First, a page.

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You've made the decision on that shiny new electronic toy and now you're ready to check out when the salesperson asks "Would you like the extended warranty with that?"

Your first instinct is to say no but the salesperson, who was so helpful, suddenly begins to detail a litany of things that could go wrong with the product. Suddenly, you break out into a cold sweat and your head starts to spin as you try and quickly decide what to do.

Being a technology lover and the owner of a popular Canadian website which focuses on consumer electronics, I am often asked by consumers whether to buy an extended warranty and my answer has always been the same.

Before I tell you my answer, let's look at the facts.

In a comprehensive article by BusinessWeek several years ago, the magazine pulled financials from company reports and industry sources, and came to the conclusion that extended warranties account for over 40% of profits at major North American big box electronic retailers.

BusinessWeek found the margins on extended warranties were in the range of 60 to 70 per cent. This means that when consumers purchase an extended warranty from an electronics retailer, 60 to 70 cents out of every dollar goes to the retailer as pure profit. The remaining 30 to 40 cents goes to the insurance company that covers the product. Of that 30 to 40 cents, half goes to paying claims and the rest goes to administering the transaction and to the insurers bottom line.

This means that for every $1 that is paid out for extended warranties only 20 cents is returned in the form of insurance payouts. With margins of 3 to 4 per cent on electronics versus 60 to 70 per cent on extended warranties you begin to understand why retailers are working hard to convince consumers that it's the right choice.

Why buy an Extended Warranty?

The primary reason for buying an extended warranty is to provide consumers with insurance against loss or failure of the product. Knowing that your new, and often expensive electronic device, will be fixed or replaced for free for the next three to five years can be quite comforting.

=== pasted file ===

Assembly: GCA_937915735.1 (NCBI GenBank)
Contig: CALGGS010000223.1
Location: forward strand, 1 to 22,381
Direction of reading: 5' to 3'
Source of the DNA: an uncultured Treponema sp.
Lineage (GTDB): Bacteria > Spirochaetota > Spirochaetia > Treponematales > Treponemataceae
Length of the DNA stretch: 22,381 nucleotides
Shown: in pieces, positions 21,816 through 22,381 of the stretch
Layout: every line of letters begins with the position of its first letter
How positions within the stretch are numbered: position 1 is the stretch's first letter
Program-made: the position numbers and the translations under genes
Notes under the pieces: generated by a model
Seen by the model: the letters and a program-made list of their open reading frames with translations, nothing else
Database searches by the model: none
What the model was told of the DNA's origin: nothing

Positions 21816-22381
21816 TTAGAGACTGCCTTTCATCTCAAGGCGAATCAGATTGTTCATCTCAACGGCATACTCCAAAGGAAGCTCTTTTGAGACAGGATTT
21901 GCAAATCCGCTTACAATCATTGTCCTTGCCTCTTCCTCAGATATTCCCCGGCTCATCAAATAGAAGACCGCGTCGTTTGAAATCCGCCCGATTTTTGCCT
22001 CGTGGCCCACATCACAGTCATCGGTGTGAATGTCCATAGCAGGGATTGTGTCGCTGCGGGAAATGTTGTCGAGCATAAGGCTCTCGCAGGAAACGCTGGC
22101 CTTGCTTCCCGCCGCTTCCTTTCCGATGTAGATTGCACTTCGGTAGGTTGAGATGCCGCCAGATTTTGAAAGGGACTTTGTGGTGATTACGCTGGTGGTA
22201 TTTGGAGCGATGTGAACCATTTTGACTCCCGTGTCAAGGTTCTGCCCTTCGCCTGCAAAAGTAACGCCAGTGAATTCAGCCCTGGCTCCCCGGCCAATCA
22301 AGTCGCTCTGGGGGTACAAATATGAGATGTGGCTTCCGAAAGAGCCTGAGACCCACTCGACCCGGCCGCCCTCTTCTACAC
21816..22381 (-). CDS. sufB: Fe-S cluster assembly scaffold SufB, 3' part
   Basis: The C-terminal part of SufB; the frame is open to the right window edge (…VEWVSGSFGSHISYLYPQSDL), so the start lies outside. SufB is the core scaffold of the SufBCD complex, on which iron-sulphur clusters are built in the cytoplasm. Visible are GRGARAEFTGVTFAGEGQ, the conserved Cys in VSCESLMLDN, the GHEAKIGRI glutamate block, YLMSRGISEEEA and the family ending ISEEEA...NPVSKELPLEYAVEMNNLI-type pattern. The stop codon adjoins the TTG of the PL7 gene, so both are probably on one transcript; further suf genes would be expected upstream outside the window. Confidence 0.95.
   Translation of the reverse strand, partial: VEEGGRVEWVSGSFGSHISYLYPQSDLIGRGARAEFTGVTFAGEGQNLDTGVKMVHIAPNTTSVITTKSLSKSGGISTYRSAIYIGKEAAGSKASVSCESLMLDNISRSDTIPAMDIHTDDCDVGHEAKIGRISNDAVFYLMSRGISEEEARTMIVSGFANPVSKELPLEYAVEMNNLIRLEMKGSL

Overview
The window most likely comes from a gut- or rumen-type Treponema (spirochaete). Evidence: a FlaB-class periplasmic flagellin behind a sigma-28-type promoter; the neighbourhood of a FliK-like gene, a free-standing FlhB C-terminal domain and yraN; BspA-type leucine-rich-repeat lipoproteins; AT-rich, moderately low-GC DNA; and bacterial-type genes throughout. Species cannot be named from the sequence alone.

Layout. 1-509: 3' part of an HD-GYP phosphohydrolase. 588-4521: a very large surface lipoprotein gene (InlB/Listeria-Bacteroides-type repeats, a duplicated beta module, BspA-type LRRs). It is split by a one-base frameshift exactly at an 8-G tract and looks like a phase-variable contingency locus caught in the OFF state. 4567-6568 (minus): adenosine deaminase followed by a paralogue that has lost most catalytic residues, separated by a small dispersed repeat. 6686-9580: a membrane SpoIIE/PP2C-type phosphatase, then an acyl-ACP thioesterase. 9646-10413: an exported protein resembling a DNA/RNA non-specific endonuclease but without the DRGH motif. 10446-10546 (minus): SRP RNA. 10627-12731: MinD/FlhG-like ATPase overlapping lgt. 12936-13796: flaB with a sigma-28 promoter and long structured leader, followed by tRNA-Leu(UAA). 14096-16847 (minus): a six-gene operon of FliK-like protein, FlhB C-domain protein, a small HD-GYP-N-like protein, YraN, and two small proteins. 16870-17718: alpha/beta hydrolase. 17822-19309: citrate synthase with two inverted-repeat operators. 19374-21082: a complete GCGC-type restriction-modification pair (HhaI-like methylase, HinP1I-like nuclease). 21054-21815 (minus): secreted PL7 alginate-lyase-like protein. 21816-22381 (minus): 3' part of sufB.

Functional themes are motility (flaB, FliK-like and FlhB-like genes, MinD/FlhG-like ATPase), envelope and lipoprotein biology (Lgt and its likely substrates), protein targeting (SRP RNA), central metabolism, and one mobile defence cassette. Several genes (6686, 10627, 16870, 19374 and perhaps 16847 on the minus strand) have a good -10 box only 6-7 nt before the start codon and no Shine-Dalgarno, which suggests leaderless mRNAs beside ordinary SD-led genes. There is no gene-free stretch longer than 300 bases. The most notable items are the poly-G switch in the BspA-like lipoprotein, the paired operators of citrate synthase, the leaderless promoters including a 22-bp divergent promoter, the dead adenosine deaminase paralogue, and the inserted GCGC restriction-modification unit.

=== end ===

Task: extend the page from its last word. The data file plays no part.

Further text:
I recently reviewed the cost extended warranties in Canada and found the cost of a four year extended warranty on a $1,500 Plasma television was about $480 – almost one-third the cost of the item itself. A three-year warranty was $360 or about one quarter of the cost.

This for an item that Consumer Reports'(CR) magazine says has very low repair rates. According to CR, just 3 per cent for plasma television owners reported problems during the first three years of use – the time covered by many warranties. But what if you have a problem, wasn't it expensive to fix? CR found that in the small number of cases where a plasma HDTV did need servicing, most repairs were free, presumably because they were covered by the manufacturer's standard warranty. The few respondents who paid for repairs spent an average of $395, just a small amount over the cost of three-year extended warranty.

The principle of extended warranties is sound. Pay an insurance premium up front for security down the road. The problem, however, is the ridiculously high premiums consumers are being asked to pay for them.

Do extended warranties ever make sense?

The only way to know if an extended warranty makes sense is to get a better understanding of how likely a product is to fail and how much a typical repair might cost. Once again Consumer Reports' survey of its readership has found that repair rates on some types of consumer electronics – such as computer laptops and desktop computers – are significantly higher than flat panel televisions.

The higher repair rates for computers suggest consumers should consider buying an extended warranty for them.

In my research, the cost of a three-year warranty for a $750 laptop was $280 while a three-year warranty for a desktop computer was $180. In percentage terms, the warranty for a laptop was about 37 per cent of the purchase cost versus 24 per cent for the desktop computer. So, the cost to insure a laptop computer is higher than the cost to insure a desktop computer, which was higher than the cost to insure a plasma television.

The lesson to be learned here is that although laptop and desktop's have higher repair rates than televisions, they also cost significantly more to insure.

Retailers and insurance companies charge more to warranty products which have a greater likelihood of needing repair. Therefore it makes no more sense to buy an extended warranty on a more-likely-to-require-repair laptop than a less-likely-to-be-repaired plasma television.

My advice this Christmas and Boxing Day is to just say no to buying the extended warranty.

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